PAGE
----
By Barron Schimberg, AIA, LEED AP
A well-designed, well-built building is not just structurally sound. It should also be environmentally healthy. Professional architects, designers, engineers and building contractors have expanded the concept of “building well” by learning how to do what is right for the environment.
In my opinion, architects have a moral and ethical obligation to learn how to keep the built environment healthy and well. According to the U.S. Green Building Council, buildings in the U.S. are responsible for 40% of the energy consumption, 39% of CO2 emissions, and 13% of our nation’s water consumption.
Because I care about the quality of life for my family and community, I am a proud member of the U.S. Green Building Council and became a LEED Accredited Professional (AP) in Building Design and Construction. (LEED stands for Leadership in Energy and Environmental Design.)
Although many clients aren’t yet ready to adopt LEED’s whole-building approach to sustainability,
our design team can always recommend ways to make your building projects more environmentally sound. We can find ways to improve energy efficiency, control stormwater runoff, and/or reduce water usage, soil erosion, light pollution, and construction waste. Plus, we can suggest ways to help maintain the air quality inside your building.
Here are just three practices we routinely follow to design environmentally well buildings:
- During master planning, we consider the environmental impact of the building’s orientation, its relationship to the site context, and adjacent structures.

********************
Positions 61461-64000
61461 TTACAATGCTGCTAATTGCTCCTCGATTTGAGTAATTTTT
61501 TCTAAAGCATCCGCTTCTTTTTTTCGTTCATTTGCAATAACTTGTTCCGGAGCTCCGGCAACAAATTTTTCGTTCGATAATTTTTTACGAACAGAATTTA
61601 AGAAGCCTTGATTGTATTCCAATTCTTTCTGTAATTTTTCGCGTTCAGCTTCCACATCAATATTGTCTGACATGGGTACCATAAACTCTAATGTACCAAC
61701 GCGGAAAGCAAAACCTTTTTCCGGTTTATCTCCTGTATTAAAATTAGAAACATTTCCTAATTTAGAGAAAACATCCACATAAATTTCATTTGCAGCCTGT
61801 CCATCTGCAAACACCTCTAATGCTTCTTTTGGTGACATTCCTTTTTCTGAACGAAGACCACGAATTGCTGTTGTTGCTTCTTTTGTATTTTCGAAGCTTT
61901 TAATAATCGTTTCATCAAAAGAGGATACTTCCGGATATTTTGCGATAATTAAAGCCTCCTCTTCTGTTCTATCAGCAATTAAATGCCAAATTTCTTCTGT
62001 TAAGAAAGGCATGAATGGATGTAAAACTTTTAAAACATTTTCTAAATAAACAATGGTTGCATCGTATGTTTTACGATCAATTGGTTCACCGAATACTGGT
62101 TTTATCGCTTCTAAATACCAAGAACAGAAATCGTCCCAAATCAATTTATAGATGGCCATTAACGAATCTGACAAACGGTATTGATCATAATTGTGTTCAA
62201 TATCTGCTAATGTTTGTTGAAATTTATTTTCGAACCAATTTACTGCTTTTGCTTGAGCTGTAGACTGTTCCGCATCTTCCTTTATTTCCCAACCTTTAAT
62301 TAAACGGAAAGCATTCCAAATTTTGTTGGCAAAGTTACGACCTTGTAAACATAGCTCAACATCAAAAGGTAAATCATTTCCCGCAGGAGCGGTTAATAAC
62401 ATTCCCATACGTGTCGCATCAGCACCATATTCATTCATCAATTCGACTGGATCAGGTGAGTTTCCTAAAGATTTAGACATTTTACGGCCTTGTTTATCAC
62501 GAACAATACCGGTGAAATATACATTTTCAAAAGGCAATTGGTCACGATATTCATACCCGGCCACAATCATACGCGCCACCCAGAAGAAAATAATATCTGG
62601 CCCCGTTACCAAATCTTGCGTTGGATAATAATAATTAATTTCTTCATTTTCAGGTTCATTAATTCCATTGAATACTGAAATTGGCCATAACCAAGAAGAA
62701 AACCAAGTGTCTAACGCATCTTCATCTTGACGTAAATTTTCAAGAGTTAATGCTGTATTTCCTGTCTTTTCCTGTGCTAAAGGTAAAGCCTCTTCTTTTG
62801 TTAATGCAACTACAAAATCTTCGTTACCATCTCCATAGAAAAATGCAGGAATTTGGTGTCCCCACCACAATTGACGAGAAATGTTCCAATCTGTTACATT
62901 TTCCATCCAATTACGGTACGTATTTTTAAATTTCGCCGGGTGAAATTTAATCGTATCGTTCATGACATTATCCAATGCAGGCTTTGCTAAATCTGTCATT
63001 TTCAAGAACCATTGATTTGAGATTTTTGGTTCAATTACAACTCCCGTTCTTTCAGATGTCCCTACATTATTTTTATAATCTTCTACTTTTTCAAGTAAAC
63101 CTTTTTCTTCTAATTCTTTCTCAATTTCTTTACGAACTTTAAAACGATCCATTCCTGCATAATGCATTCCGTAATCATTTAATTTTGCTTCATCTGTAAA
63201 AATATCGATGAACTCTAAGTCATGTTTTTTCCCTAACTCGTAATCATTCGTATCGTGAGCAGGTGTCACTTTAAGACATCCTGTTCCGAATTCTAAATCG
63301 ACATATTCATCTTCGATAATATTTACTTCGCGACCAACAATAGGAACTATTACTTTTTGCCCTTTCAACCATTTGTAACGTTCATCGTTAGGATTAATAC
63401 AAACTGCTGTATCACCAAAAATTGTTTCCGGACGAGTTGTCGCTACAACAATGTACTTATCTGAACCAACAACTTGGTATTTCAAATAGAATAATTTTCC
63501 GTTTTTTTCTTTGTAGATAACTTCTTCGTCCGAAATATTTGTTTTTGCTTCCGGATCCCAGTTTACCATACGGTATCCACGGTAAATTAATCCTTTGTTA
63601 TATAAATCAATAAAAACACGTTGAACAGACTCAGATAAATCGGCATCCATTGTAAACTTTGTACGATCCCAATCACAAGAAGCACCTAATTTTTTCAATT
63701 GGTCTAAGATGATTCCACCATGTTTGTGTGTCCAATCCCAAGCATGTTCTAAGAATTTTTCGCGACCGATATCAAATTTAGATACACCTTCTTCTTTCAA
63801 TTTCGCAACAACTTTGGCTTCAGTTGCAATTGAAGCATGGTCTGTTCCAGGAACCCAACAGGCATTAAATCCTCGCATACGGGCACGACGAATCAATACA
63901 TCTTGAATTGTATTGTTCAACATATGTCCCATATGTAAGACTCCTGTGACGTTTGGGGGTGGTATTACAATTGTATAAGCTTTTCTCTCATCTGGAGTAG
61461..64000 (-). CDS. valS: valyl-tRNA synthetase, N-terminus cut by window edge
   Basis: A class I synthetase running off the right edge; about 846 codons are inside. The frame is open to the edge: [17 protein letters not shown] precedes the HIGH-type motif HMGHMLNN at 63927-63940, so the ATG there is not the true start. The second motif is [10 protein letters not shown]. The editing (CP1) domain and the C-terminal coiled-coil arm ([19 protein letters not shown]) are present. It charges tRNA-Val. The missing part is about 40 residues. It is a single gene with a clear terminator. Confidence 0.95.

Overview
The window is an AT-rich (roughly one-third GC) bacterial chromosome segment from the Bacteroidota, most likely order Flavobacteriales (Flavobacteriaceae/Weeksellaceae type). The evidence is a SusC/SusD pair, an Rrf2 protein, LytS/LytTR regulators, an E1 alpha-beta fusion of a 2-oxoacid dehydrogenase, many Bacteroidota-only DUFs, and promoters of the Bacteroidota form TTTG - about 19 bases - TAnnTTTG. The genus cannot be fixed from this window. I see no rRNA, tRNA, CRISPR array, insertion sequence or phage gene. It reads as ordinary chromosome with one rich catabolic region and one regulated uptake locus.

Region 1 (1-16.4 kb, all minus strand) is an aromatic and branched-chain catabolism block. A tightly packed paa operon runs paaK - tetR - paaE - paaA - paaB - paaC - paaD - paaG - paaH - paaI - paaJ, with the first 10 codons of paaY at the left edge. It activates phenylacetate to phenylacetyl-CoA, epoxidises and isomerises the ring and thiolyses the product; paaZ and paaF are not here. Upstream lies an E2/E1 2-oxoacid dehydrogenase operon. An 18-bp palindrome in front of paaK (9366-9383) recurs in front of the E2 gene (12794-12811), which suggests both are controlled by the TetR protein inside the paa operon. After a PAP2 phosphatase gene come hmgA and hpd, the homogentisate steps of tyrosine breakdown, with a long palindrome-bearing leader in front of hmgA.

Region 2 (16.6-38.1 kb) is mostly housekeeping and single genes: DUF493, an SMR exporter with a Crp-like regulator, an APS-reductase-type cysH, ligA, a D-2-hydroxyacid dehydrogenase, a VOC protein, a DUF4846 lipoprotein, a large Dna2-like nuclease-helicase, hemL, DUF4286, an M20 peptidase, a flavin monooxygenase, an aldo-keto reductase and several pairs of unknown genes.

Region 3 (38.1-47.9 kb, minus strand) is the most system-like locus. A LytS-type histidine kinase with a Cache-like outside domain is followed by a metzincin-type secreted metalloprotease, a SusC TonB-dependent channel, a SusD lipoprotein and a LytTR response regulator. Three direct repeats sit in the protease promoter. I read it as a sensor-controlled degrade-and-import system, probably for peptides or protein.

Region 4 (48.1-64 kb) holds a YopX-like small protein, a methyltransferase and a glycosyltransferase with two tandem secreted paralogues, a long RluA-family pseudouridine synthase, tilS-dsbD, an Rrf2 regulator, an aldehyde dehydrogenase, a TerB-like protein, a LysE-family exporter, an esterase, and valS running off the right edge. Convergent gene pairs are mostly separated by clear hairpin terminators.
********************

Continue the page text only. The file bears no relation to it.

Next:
- When designing a shell building, we provide as much natural daylight as possible through glazing, translucent panels, or skylights.
- In designing interiors, we recommend using less environmentally harmful materials and finishes, such as recycled glass tiles, low VOC paint, or FSC-certified woods.
At The Schimberg Group, we like keeping up with the newest options for designing environmentally healthy buildings. And, we are always happy to share what we’ve learned.
You might be surprised to discover that many environmentally friendly options have become more affordable, more accessible, and more aesthetically appealing.
Personally, I am impressed that more clients are interested in using materials made from recycled products, or materials that were manufactured locally instead of being shipped from overseas. I look forward to the day when solar panels are sufficiently affordable for use on the roofs of the average construction project in Florida and society is truly ready to construct buildings with zero carbon footprints.
If you have any questions about sustainable building sites and environmentally healthy building designs, please do not hesitate to call us at 941-894-6888 or email us at email@example.com.
FOR MORE INFORMATION
About the U.S Green Building Council
What LEED Is